Ellen Dykas, a Covenant Seminary grad and the women’s ministry coordinator at Harvest USA — an organization that equips the church to bring the Gospel’s power to those affected by sexual sin — will offer a seminar at this year’s General Assembly dealing with sexual identity. ByFaith spoke with her about it.

Identity is important in our culture. How do we turn that conversation from one based on sexual orientation to one based on being found in Christ?

Many people might not know that using “gay” as an identifier is relatively new and that it’s only in the last 40 to 50 years that it’s become a preferred label by the lesbian, gay, bisexual, transgender community.

[The change illustrates that] we need to reframe the conversation by differentiating between desire and identity. For instance, someone might say, “I’m a gay Christian.” To reframe it, we must realize that someone’s identity is based on things like “being in Christ” or “not in Christ,” or being a male image bearer, or a female image bearer. That’s how the Bible describes us on the level of personhood and identity. The Bible never points to our desires as an identity or a fixed, inborn, and unchangeable orientation.

What the Bible does say is that our attractions are often aspects of our humanity that need to be redeemed by Christ. His goal is that we each have a Jesus-centered sexuality that applies to every situation. For a single person, identity is not found in sexual attractions toward another person. For married people, a redeemed sexual identity is one in which their social, sexual, and emotional desires are focused on the one with whom they share a marriage covenant.

How can we respond when someone says “I’m gay”? How can we disciple them?

When a person says “I’m gay,” we approach them with a listening, humble heart and a simple question like, “How did you come to this conclusion?” One way we love people is by knowing them and the specifics of their story.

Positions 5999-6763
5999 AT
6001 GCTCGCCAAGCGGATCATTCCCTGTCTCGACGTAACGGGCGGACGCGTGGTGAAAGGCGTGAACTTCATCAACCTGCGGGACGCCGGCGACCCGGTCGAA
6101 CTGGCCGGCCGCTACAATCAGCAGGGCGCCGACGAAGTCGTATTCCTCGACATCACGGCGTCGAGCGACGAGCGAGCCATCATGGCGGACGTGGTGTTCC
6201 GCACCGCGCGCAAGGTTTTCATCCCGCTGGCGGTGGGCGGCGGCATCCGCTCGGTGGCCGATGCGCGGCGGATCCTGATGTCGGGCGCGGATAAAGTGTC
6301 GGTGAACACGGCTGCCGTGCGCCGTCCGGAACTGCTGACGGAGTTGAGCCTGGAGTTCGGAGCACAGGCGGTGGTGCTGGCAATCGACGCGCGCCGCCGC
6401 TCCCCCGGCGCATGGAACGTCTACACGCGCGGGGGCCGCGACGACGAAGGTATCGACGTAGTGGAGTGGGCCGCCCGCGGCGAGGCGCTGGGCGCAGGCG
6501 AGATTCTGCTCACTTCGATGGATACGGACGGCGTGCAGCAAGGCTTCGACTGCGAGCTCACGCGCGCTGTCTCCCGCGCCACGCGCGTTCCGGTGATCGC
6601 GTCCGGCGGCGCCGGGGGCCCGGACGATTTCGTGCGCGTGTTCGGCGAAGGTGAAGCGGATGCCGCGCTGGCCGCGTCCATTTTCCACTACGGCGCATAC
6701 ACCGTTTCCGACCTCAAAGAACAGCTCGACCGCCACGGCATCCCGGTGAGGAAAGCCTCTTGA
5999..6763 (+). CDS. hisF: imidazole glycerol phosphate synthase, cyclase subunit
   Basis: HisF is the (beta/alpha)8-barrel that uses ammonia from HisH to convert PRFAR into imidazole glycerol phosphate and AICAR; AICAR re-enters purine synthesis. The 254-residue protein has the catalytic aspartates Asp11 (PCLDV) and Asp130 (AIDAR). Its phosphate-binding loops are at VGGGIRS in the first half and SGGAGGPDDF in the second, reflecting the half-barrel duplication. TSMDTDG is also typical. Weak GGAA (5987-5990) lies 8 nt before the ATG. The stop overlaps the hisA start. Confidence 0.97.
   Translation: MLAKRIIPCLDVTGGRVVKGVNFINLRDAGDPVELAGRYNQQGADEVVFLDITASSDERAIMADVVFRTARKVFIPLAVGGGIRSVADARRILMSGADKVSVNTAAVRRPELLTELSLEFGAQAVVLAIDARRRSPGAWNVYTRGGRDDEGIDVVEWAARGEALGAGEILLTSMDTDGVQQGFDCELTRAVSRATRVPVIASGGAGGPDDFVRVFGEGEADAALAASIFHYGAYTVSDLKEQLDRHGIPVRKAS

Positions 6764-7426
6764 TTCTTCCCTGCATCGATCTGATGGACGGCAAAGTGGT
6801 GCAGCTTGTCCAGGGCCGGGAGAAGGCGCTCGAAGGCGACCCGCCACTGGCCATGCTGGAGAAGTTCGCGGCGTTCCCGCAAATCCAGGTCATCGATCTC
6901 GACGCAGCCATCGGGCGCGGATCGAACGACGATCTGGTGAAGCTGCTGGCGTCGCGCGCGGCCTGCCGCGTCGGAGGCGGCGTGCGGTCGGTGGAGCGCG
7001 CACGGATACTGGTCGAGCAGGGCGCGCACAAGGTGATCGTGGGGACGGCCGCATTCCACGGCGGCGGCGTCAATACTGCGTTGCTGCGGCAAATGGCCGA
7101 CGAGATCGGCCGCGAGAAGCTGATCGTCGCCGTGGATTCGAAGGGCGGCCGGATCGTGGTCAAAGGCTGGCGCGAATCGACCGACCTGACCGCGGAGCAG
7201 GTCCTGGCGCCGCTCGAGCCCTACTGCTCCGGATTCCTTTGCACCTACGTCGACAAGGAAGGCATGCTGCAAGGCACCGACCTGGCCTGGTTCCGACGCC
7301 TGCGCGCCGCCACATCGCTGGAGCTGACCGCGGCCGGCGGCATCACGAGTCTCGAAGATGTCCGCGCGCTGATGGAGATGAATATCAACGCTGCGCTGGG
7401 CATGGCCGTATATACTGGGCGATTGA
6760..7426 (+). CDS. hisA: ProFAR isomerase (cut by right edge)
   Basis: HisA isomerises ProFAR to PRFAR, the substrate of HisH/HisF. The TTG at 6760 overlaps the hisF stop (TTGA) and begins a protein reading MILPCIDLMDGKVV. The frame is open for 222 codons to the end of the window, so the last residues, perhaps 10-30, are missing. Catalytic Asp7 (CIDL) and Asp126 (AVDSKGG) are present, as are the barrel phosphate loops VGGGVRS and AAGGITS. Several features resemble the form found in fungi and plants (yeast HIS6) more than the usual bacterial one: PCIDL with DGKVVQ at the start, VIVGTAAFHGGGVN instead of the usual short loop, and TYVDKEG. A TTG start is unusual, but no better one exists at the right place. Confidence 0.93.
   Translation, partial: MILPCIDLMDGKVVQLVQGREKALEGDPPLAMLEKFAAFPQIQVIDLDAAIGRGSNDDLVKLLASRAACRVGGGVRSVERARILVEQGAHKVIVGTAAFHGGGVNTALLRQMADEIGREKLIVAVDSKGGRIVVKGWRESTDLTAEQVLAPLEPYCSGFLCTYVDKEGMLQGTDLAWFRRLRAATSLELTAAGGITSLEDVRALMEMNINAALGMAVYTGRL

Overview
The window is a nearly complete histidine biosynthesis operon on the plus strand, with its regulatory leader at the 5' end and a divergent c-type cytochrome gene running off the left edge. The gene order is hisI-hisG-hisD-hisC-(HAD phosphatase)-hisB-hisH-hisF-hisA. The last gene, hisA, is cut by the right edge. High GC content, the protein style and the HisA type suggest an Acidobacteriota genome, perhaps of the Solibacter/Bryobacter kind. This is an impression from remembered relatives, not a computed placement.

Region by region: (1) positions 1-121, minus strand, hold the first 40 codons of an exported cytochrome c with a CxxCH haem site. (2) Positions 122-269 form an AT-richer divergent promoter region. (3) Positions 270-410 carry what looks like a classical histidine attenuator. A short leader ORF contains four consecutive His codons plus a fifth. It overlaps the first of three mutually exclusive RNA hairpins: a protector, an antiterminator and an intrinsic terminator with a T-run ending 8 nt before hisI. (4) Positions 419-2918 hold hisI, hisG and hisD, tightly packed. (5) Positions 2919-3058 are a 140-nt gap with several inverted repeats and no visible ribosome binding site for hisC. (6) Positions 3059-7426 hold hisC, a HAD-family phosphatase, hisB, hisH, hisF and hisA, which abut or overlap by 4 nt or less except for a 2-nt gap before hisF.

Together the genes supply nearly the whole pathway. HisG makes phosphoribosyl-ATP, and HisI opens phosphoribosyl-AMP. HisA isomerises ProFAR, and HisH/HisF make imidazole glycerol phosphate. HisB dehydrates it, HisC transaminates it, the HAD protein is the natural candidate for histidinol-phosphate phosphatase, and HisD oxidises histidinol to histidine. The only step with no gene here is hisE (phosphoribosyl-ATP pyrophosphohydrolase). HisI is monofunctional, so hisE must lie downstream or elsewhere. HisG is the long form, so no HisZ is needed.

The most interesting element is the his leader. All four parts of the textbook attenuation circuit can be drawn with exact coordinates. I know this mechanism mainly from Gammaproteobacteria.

If this person is a confessing Christian, ask what their pastor has said about sexuality. Ask if it has been positive or negative for them. Ask them to share their faith story with you.

Because temptation is common to man, discipleship in this case is going to be similar to any other kind of discipleship. Our goal is to bring the Gospel’s truth, which offers hope, especially to people who have disordered desires. Generally, we haven’t done a good job in teaching a robust biblical theology about the goodness of sexuality and how it relates to our marriages, singleness, or broken-heartedness.

All of us experience brokenness in our sexuality. But the Gospel speaks to us in the midst of it. Christ promises to meet us where we are and give us strength. He also gives His community of faith to shepherd us. As we walk through our trials, clinging to Christ and His body, we find ourselves growing in the truth of our identity in Christ and find our sexuality being redeemed.

[In this life] we will suffer. For the married person, it might be a difficult marriage. For the single person, it might be a long road of singleness. For the person who contends with same-sex attraction, it might be a struggle to resist temptation while walking faithfully according to God’s Word. But one day all broken things of this world will be restored.

If our hope is for all these things to change on this side of eternity, we will be discouraged. But if our hope is in Christ, with daily dependence upon Him and an eye on the future, then we have everything to live for, now and forever.